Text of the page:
About 670,000 Ohio residents in the battleground state are represented by unions. President Barack Obama won the state by about 165,000 votes in 2012.
Hillary Clinton is giving Tim Kaine's debate performance two thumbs up.
Spokesman Nick Merrill said Clinton emailed her running mate after Tuesday's debate to congratulate him.
The Democratic presidential nominee offered two thumbs up when she was asked a shouted question about Kaine's performance. She was at an airport in White Plains, New York, on Wednesday for a flight to Washington.
Donald Trump's campaign manager say Tim Kaine acted "like he had a tic" by mentioning Donald Trump so frequently in the debate.
Kellyann Conway said Trump is preparing "constantly" for his second debate against Hillary Clinton. She told MSNBC's "Morning Joe" that Trump should be "tough but fair" against Clinton in Sunday's debate.
But Conway is acknowledging that Trump needs to avoid getting distracted by fights about peripheral issues. She says Trump has a right to defend himself against attacks, but that he understands he's best when he's talking about Clinton or her record.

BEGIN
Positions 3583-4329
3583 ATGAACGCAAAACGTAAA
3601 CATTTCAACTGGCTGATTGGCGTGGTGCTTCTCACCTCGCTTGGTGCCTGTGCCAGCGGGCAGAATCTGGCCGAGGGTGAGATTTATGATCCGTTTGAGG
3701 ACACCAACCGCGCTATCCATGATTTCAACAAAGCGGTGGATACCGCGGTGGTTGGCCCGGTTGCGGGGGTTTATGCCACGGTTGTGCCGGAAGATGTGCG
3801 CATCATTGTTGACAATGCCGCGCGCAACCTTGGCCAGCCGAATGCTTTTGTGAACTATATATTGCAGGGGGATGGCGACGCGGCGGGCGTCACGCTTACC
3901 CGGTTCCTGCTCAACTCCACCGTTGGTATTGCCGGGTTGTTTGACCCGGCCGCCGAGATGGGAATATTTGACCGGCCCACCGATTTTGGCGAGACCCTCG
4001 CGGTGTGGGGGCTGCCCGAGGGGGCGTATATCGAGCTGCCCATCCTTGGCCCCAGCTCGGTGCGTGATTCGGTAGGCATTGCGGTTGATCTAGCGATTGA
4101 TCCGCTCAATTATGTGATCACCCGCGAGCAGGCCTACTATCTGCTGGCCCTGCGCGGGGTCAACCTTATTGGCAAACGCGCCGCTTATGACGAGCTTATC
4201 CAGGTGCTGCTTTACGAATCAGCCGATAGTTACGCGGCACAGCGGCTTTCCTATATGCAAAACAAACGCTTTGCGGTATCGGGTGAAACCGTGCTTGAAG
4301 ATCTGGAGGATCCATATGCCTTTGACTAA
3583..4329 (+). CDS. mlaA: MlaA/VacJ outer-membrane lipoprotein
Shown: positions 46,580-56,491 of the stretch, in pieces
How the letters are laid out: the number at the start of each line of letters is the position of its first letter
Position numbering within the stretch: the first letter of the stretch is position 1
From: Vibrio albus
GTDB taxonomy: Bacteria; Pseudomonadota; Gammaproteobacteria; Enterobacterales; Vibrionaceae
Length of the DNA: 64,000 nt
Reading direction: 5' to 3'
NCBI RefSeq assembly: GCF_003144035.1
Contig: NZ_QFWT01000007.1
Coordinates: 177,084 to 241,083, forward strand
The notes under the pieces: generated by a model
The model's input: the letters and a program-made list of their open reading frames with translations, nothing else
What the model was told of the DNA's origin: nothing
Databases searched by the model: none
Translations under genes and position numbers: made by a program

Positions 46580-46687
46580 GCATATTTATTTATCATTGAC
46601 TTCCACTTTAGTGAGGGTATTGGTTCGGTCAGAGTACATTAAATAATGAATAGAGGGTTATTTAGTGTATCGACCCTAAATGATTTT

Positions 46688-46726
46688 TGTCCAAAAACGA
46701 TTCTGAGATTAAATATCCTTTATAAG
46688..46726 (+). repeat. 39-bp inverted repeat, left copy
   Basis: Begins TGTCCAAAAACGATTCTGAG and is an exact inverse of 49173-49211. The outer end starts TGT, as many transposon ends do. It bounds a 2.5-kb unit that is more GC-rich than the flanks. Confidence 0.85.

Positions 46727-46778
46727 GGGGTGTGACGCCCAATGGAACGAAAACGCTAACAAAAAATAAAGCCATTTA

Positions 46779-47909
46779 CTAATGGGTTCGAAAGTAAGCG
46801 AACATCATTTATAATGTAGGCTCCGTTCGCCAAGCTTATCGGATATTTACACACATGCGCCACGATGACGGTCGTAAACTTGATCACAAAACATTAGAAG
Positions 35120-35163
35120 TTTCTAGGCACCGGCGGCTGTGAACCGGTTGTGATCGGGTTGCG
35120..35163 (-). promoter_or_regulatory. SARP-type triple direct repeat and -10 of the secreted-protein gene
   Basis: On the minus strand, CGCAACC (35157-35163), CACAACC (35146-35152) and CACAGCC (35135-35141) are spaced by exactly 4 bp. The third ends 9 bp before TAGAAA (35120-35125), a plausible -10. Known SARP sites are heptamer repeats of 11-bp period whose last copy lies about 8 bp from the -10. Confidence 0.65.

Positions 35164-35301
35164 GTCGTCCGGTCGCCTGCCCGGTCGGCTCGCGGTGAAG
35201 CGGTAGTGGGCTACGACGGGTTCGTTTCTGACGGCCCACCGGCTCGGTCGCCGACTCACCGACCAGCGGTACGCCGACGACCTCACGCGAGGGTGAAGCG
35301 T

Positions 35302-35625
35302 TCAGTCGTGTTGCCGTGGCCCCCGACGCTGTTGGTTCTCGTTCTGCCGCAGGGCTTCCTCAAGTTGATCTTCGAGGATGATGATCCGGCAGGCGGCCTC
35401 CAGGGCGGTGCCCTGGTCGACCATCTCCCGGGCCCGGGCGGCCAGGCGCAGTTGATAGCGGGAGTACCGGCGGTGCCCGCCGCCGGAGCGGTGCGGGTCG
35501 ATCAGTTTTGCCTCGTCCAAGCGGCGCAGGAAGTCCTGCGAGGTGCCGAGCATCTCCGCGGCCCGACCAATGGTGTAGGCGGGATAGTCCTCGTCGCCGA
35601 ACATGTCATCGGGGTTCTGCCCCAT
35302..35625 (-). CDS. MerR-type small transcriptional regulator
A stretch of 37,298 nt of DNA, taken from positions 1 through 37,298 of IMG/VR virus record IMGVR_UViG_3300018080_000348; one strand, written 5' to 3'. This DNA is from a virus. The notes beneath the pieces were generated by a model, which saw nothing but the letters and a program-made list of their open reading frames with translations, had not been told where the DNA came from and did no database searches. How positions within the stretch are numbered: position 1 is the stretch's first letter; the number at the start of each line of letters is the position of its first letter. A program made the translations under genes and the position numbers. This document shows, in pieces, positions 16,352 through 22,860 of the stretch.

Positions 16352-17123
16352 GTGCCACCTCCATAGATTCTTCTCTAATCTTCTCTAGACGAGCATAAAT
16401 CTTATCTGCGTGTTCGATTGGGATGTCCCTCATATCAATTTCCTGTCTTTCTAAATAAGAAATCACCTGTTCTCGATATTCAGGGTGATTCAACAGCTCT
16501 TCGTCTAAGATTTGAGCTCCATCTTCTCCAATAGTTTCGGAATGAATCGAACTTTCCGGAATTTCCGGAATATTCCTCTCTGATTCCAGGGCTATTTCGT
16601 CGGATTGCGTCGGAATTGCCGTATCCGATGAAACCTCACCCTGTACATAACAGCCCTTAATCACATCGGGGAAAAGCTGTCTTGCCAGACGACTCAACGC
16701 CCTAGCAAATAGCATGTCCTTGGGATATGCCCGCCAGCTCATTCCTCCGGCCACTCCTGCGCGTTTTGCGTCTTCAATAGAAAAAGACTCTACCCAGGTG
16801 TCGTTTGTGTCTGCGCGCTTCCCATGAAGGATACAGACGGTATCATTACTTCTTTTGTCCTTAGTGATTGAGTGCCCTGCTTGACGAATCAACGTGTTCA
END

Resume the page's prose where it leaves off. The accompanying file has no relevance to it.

Hillary Clinton campaign chairman John Podesta says Mike Pence "didn't get the job done" in the vice presidential debate because he didn't defend running mate Donald Trump.
Podesta said Wednesday that Trump "lost" even though he wasn't in the debate. He said he doesn't think the debate changed the course of the race.
Podesta told MSNBC's "Morning Joe" that Clinton running mate Tim Kaine's job was to challenge Pence to defend Trump. He said Pence didn't do it.
Podesta said Pence came off as a reasonable and likeable guy, but seemed like he was more focused on his own presidential prospects in 2020 than on Trump's in 2016.